Humanize From Discovery Institute's Center on Human Exceptionalism

Elephants Are Awesome, but…

Wesley J. Smith
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Animal rights activists continue to try to “break the species barrier” between human beings and animals, such as with this failed lawsuit to have an elephant declared a person. The bad news is that the judge wanted to rule in favor of “animal personhood,” but couldn’t because of precedent. But she really wanted to, as she wrote in her decision:

This court is extremely sympathetic to Happy’s plight and the NhRP’s mission on her behalf. It recognizes that Happy is an extraordinary animal with complex cognitive abilities, an intelligent being with advanced analytical abilities akin to human beings…

The Court agrees that Happy is more than just a legal thing, or property. She is an intelligent, autonomous who [note the “who”] should be treated with respect and dignity, and may be entitled to liberty.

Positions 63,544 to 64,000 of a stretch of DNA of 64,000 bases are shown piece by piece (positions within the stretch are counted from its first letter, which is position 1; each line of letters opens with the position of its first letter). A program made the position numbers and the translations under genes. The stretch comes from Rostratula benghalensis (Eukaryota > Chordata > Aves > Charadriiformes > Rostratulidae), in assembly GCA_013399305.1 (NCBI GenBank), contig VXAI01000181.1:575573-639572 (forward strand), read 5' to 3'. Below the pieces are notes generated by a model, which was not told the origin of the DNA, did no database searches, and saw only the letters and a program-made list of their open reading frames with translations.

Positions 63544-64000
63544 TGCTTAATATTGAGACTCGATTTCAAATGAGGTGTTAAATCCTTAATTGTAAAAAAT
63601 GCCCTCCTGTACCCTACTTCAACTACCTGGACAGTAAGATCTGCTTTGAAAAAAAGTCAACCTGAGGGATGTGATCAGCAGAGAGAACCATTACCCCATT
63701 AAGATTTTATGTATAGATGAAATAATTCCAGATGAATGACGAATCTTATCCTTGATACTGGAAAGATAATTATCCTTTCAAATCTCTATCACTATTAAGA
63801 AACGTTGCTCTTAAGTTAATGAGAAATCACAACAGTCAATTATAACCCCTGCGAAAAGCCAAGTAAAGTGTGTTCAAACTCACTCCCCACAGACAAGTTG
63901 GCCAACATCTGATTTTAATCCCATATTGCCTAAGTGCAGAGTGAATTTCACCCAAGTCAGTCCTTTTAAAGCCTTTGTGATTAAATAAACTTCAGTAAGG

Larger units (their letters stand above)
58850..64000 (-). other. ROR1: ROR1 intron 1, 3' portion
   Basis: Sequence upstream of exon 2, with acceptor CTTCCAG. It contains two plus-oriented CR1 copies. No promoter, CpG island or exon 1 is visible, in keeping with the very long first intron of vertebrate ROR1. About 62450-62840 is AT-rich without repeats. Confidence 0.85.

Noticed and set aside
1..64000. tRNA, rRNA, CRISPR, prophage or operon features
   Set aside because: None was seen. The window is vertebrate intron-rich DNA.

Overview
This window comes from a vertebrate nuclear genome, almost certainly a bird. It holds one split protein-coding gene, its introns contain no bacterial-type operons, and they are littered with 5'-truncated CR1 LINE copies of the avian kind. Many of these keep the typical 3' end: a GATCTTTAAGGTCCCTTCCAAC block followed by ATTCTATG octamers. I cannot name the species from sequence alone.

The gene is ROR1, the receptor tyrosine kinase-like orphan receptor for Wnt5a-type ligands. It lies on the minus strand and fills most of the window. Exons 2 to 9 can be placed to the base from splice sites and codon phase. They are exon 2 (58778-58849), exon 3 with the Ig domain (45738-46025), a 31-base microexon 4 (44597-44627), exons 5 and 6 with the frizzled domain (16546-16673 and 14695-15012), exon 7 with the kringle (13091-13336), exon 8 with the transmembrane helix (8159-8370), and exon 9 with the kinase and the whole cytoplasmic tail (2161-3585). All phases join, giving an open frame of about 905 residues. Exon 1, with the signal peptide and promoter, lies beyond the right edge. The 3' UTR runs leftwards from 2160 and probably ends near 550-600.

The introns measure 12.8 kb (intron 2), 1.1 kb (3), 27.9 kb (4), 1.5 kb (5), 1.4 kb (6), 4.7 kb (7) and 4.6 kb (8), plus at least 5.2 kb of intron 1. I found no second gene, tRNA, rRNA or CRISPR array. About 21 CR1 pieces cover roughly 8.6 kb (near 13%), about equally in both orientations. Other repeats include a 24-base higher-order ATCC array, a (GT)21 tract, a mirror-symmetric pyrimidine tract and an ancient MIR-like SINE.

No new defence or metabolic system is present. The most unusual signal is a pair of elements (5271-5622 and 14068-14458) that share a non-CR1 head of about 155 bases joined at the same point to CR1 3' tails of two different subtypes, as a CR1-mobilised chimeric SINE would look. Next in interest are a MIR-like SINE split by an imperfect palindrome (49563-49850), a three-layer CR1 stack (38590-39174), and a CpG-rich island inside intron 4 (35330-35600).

As I write at National Review, “we don’t treat animals as mere things or as being akin to inanimate objects.” We created animal welfare laws, I write, “precisely because we understand that animals are sentient, have emotions, and can feel pain—meaning, as a matter of human exceptionalism, we have the duty to treat them humanely based on their capacities and levels of sentience.”

Yes, we are animals in the biological sense—as are flies, clams, and jellyfish. But we are separate and distinct in a moral sense. It is crucial that we keep this clear moral distinction always in mind. Human exceptionalism imposes the solemn duty upon us to treat animals humanely. That’s why animal welfare is important.

But animal rights—which is an ideology that suggests moral equality between us and them? Never.

I explain why our law is more than capable of protecting animal welfare.